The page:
As a child, I attended weekend classes at our local synagogue to learn about Judaism. I remember one lesson above all from those years: past Jewish experience of pogroms and the Holocaust demands that Jews speak out against authoritarianism in the present and future.
Government interference in Jewish religious life represents one common sign of creeping authoritarianism. Historically, when governments prohibited Jews from exercising their religious rights, arrests and death soon followed. But how should we respond when the government imposes restrictions on religion in order to protect life?
That is the question that ran through my head when I saw a video on Twitter last week of New York City police officers dispersing a crowd of Jews in Crown Heights at the Chabad-Lubavitch headquarters who were gathered for evening prayers. Dissenters were threatened with arrest. Again I considered the question when I saw pictures of the New York City Fire Department disbanding a Jewish wedding in Williamsburg.
Despite the negative visceral reaction I have to those images, and despite the reservations I would otherwise have as a religious liberty advocate who is grounded in Jewish history, I fully support the government’s decision to limit religious gatherings to mitigate the COVID-19 pandemic.
Around the world, governments are implementing measures that enforce social distancing in order to reduce the spread of the novel coronavirus. For example, last week the New York government banned all gatherings of 50 or more people. The measure applies to all gatherings, religious or not.
Some religious communities have reacted with anger and defiance to action taken by towns, states and the federal government. Last week, three plaintiffs sued New Hampshire’s governor for issuing an order prohibiting gatherings of 50 people or more. In their complaint, the plaintiffs list disrupted activities in which they want to participate in person, including Baptist church services and Sunday school. Other religious leaders have openly defied state bans on large gatherings. On Twitter, a video shows Rodney Howard-Browne, pastor of The River at Tampa Bay church in Florida, inviting congregants to shake hands with one another. “This church will never close,” he declared. And in Louisiana, the Rev. Tony Spell brought together hundreds of people in Life Tabernacle Church, saying, “We hold our religious rights dear and we are going to assemble no matter what someone says.”
But religious freedom — like all freedoms — is not absolute. As my colleague Lata Nott wrote last week, rights and government interests must be balanced. The government can enact laws that disrupt the free exercise of religion if the government can demonstrate a “compelling interest” for doing so. In this case, the government has a compelling interest to protect public safety and health in the midst of a pandemic by limiting large gatherings. The limits apply equally to religious and non-religious groups, so they are neutrally applicable — another key religious freedom test by courts. And the laws against gatherings are the least restrictive option available to the government to ensure public health.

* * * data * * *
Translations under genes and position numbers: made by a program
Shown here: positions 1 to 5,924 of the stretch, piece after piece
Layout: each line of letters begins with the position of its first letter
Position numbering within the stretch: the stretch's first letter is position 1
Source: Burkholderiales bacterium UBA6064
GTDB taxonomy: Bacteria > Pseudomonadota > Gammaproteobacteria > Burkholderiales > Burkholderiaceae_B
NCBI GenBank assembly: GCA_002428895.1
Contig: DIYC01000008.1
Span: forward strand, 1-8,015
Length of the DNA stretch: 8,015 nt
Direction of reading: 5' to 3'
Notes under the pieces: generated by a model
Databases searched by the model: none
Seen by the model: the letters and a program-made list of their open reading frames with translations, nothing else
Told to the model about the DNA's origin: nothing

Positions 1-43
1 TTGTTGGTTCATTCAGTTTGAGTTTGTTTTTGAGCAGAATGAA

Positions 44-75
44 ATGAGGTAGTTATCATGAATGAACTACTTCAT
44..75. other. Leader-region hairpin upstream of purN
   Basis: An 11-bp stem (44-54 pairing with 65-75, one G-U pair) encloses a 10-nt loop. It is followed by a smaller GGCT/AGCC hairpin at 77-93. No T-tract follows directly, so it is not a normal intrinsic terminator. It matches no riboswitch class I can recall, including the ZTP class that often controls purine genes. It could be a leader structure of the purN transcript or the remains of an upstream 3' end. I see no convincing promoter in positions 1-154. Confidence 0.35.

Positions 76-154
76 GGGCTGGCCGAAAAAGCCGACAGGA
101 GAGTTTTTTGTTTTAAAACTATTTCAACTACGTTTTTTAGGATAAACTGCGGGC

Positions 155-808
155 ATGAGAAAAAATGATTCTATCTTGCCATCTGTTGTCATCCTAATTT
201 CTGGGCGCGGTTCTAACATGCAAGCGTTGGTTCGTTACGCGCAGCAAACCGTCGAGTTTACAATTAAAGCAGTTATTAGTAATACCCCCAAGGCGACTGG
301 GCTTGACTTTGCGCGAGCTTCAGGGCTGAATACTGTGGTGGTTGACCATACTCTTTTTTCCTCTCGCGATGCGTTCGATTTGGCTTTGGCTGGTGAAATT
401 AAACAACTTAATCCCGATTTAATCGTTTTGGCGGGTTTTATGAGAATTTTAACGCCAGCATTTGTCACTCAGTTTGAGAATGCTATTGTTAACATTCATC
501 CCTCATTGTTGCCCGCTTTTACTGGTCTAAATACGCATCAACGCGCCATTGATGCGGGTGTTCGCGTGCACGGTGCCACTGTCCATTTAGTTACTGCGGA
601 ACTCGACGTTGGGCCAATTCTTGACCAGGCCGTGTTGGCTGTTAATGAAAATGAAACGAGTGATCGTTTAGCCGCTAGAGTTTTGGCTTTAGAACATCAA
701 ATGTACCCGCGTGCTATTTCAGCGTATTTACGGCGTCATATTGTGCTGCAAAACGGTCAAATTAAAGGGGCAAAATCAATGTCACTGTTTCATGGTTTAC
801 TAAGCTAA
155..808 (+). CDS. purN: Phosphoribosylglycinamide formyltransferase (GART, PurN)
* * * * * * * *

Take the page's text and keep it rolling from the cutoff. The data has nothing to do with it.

Importantly, the government has not prohibited other types of religious activities that do not involve large public gatherings. Many houses of worship have chosen to live stream their services so that their members can still participate in religious life. For example, last week more than 25,000 people watched a live stream of a service at the Washington National Cathedral. And religious groups around the country, including Methodists and Jews, continue to provide critical social services like meal deliveries to the elderly and the food insecure.
In addition, despite handwringing by some religious leaders about government restrictions that disrupt gatherings, some religious institutions have elected to cancel their own services to protect the most vulnerable in their communities. Numerous Catholic dioceses chose to suspend celebrations of the Mass. The ADAMS Center in Virginia — the second-biggest mosque in the country — decided to cancel Friday prayer services. The Church of Jesus Christ of Latter-Day Saints, often referred to as the Mormon Church, canceled all meetings and activities worldwide. And many Jewish leaders have called for synagogues and yeshivas to close — and thankfully, communities have begun to take heed.
Religious liberty advocates should nevertheless pay close attention to government action in the coming weeks and months. A pandemic does not give the government carte blanche to abridge fundamental rights. Thankfully, a number of governmental and civil society organizations are serving as watchdogs to ensure that governments do not cross any bright lines. For example, the U.S. Commission on International Religious Freedom has published a fact sheet about the global pandemic and its impact on religious practice and freedom. And a multi-national research group called DiReSom — Diritto e Religione nelle Società Multiculturali, or Law and Religion in Multicultural Societies — is tracking legal regulations on religion during the COVID-19 outbreak.
But the best way to guard our rights, now as always, is for every person to read or watch the news, contact their representatives when necessary, and insist that we responsibly balance our individual rights and responsibilities to others. COVID-19 will be with us for a long time. Religious freedom will survive this pandemic if we are vigilant.
Benjamin P. Marcus is religious literacy specialist at the Religious Freedom Center of the Freedom Forum Institute. His email address is: [email protected].